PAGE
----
by Suzanne Ondrus
($18.95, (7″ x 10″) paperback, 148 pages with 9 photographs of various seeds)
Winner of the Vernice Quebodeaux “Pathways” Poetry Prize
Passion Seeds is a love story of an American woman and a Burkinabe man that addresses intercultural and interracial love. Richard Harteis notes, “Ondrus contemplates how love ‘seeds bring invisible to visible.’ The poems trace a history of transcontinental desire from Burkina Faso, to Benin, to Russia, to Ohio; they dispel the notion that we live in a post-racial world. Ondrus shows how racism and prejudice are some of our invisible seeds. Love and desire become an invisible power that can transcend the space between America and Burkina Faso.” Poet Joyce Ashuntantang says that this collection, “will continue to seduce readers over and over again, and the only voodoo Ondrus is guilty of, is her relentless use of imagery that plants passionate seeds in our bodies, letting us discover new reasons to love and love again!”
Suzanne reads from her book: https://www.youtube.com/watch?v=DDZUoqTQCDI
A provocative debut collection that is brave and urgently necessary. It brilliantly brings us into a new world where poetry is neither American nor African, where over and over, the speaker in each poem discovers another world, another America and another Africa, a larger world outside our vision of the world we thought we knew. This is a book that will surprise.
—Patricia Jabbeh Wesley, author of Where the Road Turns
Romantic, restless, inquisitive, and hungry, with a timeless sensuality and soul-bearing tone…it is a document of the human moving in and out of love. …Her poetic fluctuates between a language of self-possession and of dispersion, until “obliteration of self,” takes place, and the dream to be a poet, not of earth, flesh, race or nation, but of the universal air that regards it all, is achieved.
—Larissa Szporluk, author of Traffic with Macbeth
With luscious and corporeal imagery Suzanne Ondrus shows us that there are no people without places. Passion Seeds is about the ways we pass and trespass those places, with and through each other. It is about the way history and race are written into us, and how the violence of the past holds onto us with names like “white” and “black,” even while in love. Passion Seeds is an excellent look at what holds the world together and keeps it apart.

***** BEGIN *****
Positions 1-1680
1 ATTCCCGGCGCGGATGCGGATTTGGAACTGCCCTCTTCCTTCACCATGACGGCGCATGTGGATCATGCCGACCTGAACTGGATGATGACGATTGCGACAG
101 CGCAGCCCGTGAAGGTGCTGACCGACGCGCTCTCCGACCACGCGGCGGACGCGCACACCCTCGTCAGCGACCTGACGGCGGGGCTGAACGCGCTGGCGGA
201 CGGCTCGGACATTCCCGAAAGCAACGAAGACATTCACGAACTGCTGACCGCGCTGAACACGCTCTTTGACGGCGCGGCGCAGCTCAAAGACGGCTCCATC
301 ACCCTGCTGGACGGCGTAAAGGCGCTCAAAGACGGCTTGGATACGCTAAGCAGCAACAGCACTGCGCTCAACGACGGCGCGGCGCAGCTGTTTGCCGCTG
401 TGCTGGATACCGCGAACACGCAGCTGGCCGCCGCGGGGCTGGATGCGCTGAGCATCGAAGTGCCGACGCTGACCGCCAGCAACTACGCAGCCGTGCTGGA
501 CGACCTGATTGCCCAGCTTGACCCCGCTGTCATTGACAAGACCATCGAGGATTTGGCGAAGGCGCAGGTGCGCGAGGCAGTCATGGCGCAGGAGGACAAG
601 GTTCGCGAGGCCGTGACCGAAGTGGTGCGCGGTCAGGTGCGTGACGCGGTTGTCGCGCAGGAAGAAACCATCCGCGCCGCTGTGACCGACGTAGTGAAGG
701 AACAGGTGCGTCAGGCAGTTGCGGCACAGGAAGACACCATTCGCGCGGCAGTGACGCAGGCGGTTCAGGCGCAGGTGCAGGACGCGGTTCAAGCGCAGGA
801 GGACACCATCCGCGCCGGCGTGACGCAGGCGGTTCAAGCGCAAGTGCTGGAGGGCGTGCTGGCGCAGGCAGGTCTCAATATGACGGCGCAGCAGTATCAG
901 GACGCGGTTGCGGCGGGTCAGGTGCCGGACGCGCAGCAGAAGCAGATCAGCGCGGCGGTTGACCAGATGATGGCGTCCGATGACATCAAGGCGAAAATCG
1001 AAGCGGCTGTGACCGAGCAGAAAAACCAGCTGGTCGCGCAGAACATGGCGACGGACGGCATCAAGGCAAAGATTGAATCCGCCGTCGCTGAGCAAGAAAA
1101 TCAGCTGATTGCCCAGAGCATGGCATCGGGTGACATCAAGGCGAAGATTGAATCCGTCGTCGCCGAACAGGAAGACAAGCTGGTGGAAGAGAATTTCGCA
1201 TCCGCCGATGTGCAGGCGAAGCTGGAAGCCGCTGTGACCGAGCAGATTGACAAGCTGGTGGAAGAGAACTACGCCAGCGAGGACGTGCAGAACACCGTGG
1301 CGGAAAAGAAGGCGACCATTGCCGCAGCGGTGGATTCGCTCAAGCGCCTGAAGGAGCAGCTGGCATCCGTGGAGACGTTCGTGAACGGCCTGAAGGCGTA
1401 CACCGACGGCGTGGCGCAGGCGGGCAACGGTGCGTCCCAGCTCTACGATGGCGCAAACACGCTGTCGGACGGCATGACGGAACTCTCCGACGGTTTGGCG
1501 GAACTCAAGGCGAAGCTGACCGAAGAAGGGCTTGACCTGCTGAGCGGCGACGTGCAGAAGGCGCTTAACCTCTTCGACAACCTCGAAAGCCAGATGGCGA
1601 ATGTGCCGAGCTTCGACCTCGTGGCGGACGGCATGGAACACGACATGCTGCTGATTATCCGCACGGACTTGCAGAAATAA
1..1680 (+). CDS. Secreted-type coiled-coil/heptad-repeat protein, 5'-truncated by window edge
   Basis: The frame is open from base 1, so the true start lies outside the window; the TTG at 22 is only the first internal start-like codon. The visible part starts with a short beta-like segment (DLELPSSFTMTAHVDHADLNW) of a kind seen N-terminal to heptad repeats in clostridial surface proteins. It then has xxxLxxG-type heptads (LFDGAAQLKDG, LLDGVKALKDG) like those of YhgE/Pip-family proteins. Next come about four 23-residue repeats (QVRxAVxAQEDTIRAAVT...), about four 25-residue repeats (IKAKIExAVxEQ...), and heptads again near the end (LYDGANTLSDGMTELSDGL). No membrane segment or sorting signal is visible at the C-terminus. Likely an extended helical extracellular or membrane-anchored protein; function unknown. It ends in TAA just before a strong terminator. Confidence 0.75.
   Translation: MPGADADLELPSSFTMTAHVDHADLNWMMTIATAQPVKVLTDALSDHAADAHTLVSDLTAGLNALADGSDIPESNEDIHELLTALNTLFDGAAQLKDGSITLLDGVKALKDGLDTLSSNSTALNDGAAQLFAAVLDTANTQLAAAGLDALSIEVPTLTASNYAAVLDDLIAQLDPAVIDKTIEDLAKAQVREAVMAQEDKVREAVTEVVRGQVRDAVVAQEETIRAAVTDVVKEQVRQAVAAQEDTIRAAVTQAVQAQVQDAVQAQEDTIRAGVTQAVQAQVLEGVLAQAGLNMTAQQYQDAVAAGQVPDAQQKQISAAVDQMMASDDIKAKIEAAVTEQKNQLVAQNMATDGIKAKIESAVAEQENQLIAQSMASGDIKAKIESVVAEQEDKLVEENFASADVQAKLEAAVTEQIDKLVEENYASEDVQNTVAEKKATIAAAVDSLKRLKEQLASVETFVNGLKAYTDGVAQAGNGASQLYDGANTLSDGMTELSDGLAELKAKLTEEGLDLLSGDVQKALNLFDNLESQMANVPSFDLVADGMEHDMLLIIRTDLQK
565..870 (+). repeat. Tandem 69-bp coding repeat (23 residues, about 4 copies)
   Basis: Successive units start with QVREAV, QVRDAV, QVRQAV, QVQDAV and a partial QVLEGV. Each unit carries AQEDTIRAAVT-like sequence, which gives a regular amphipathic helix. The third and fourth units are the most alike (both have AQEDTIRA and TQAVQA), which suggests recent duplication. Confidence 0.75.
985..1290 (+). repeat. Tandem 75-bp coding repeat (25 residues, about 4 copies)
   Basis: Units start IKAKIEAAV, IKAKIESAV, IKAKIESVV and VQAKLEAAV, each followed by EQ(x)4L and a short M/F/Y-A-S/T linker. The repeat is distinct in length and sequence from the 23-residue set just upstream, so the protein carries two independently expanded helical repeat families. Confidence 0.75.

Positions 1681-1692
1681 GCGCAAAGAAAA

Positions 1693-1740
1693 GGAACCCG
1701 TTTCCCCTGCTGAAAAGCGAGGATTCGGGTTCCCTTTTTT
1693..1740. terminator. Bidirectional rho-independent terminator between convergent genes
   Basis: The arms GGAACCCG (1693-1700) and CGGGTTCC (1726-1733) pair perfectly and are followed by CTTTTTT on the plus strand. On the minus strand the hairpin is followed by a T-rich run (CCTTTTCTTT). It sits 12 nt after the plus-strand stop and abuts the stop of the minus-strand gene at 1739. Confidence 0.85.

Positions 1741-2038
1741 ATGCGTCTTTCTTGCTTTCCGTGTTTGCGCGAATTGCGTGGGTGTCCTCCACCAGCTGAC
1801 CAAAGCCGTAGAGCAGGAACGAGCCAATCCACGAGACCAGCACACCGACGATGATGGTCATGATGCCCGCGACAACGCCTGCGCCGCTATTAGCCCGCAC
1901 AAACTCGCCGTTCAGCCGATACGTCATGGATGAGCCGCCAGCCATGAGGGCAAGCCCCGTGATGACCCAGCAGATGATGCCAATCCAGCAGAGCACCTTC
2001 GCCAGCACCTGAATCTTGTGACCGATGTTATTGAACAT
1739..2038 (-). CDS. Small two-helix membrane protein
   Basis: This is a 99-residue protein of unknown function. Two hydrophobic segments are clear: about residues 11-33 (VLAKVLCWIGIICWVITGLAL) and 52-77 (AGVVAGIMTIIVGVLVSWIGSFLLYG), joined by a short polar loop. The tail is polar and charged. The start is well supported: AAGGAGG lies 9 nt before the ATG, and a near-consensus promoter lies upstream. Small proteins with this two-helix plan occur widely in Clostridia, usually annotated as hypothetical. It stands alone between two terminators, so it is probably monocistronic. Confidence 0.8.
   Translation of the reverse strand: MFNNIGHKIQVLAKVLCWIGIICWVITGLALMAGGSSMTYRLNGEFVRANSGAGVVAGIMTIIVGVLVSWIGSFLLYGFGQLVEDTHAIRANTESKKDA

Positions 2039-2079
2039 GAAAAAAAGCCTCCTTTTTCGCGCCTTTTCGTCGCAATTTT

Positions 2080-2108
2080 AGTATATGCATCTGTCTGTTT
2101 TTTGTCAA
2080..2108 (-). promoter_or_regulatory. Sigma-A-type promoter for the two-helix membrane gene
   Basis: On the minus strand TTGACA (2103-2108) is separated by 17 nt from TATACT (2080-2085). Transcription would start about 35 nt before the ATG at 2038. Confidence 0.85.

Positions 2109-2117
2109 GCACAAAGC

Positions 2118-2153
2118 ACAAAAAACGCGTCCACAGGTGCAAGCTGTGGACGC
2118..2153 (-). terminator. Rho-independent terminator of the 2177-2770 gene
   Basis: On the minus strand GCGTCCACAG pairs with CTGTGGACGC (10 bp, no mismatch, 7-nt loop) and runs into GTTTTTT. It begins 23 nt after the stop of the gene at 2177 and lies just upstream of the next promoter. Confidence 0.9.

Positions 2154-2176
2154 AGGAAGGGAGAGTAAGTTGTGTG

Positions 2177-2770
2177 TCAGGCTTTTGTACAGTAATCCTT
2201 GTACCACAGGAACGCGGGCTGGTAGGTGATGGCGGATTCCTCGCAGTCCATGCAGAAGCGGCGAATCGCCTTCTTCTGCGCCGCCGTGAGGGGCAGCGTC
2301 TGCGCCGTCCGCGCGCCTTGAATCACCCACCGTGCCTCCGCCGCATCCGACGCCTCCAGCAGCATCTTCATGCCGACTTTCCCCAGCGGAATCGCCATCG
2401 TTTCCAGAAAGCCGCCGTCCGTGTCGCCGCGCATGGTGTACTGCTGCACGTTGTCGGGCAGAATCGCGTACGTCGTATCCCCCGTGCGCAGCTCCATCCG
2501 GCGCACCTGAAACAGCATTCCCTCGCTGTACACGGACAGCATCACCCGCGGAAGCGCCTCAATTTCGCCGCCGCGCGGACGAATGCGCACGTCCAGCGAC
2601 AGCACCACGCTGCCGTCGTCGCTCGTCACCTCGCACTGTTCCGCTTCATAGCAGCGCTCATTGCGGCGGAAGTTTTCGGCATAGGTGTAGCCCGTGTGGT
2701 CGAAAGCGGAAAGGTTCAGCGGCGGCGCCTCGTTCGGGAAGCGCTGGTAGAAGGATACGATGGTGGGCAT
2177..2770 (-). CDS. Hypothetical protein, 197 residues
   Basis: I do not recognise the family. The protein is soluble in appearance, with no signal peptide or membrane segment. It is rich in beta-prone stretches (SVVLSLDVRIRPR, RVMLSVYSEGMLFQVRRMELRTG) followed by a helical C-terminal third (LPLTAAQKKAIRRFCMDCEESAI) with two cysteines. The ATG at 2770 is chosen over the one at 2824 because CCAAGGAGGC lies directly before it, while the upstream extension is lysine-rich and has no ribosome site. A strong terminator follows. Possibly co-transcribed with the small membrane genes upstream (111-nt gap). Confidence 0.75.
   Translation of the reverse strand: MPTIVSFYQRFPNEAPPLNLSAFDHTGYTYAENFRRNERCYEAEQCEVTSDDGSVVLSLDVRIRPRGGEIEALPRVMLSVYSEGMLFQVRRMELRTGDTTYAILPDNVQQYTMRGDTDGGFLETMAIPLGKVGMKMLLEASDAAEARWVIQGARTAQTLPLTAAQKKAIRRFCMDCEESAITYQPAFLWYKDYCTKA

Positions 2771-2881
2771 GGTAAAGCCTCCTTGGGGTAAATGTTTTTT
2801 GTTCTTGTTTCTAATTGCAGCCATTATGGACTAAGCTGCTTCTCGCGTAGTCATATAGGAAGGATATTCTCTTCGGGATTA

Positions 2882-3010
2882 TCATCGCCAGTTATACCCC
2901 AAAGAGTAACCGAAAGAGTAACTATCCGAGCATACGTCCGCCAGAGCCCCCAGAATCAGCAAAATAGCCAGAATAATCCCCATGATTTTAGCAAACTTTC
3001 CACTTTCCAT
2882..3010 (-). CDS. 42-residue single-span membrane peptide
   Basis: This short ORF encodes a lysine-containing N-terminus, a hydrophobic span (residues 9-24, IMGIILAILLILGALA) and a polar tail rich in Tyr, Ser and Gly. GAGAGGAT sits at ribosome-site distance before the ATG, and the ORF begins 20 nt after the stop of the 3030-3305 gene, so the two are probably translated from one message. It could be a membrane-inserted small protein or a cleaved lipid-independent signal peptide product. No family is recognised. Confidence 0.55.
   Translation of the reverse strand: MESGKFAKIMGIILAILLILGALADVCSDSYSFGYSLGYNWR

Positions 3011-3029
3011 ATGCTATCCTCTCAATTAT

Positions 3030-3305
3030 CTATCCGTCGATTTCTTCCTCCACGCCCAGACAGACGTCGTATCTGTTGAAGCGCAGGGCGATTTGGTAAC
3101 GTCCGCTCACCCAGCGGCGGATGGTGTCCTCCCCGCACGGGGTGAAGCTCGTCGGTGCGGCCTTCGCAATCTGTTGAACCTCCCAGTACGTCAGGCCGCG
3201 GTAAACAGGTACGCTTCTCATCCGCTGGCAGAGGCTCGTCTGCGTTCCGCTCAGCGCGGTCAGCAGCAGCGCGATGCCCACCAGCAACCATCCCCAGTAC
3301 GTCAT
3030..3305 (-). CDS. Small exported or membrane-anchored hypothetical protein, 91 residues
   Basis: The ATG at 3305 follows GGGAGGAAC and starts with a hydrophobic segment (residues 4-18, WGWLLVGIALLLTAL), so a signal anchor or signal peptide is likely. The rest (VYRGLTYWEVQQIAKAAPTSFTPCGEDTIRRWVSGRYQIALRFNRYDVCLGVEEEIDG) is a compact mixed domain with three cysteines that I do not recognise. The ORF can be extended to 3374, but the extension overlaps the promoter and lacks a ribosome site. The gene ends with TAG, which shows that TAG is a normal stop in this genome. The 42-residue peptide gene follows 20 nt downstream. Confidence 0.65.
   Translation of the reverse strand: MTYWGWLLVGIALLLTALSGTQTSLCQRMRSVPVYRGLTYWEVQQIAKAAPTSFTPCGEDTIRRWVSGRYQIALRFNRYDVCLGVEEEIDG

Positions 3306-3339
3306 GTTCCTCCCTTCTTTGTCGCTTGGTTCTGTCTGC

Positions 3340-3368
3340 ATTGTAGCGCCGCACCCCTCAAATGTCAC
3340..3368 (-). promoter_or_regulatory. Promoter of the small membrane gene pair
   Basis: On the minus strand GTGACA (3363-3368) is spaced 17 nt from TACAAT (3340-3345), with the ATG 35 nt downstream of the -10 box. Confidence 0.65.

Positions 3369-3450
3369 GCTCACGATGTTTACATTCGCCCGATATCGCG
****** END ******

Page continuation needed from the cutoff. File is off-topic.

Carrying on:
—Matt McBride, author of Cities Lit by the Light Caught in Photographs
These are poems that will continue to seduce readers over and over again, and the only voodoo Ondrus is guilty of, is her relentless use of imagery that plants passionate seeds in our bodies, letting us discover new reasons to love and love again!
—Joyce Ashuntantang, author of A Basket of Flaming Ashes
I was particularly struck by the sensual energy from the passages that exude the sensual and palpable energy captured from the very soil and people of the African setting. Suzanne Ondrus anoints her poetry with the balm of memories of smells and touches that characterize moments of great human emotions. In this she adds to the literary flow of poets such as Aimé Césaire and Léopold Sédar Senghor. Suzanne is a writer possessed by thoughts and visions of her experiences along with the lyrical talent to let us share and feel these passions.
—Jean-Yves Solinga, author of Impressions of Reality
You have before you a handful of poetry seeds in Suzanne Ondrus’ debut collection aptly titled Passion Seeds. These poems speak to both what we want to keep invisible, such as shame and racism and speak to what we want visible, desire and love. I recall how in a birthday greeting to William Meredith, Hillary Clinton defined poetry and poets as “our purveyors of insight and culture, our eyes and ears who silence the white noise around us, and express the very heart of what connects us, plagues us, and makes us fully human.” It is this ability a poet has for translating the world for us that is perhaps his greatest value, his greatest gift. Here Ondrus translates an interracial and intercultural love story. Poetry enables us to see the world anew like Gulliver returning from his journey to find his homeland totally the same and totally new. Poetry at its best describes a new human paradigm for how we interact with the world, even how we love. And the method is not rational. It is the work of a shaman who connects seemingly antithetical threads of reality into the cloth of life. The dream-world is where ingenuity lies, for both poets and others. Einstein, it is said, discovered his theory of relativity in a dream and despite this highly abstract and counter intuitive formula, it is the “reality” that enables us to create nuclear energy as well as the atom bomb. Ondrus taps into both the dream world and reality so that the invisible becomes visible and audible.
The introductory poem “Invisible Offerings” of Suzanne Ondrus’ Passion Seeds could serve as a metaphor for the poet’s ability to present the reality that stands behind reality:
crack the shelter,
break the seed’s shell,
so promises green,
What are the dreams and future promises she reveals to us? And how does she conjure the seeds to grow?
Passion Seeds is a story of longing and desire, elements essential in erotic work. Ondrus’ mysterious poem “This Circular Space” speaks to how the erotic, like a seed, is present in us. She says to her lover:
there was a fold
The pulse, the inner drums, were silent to the world.
I need your combustion, the fireflies you bring
from Ohio. I will call them into me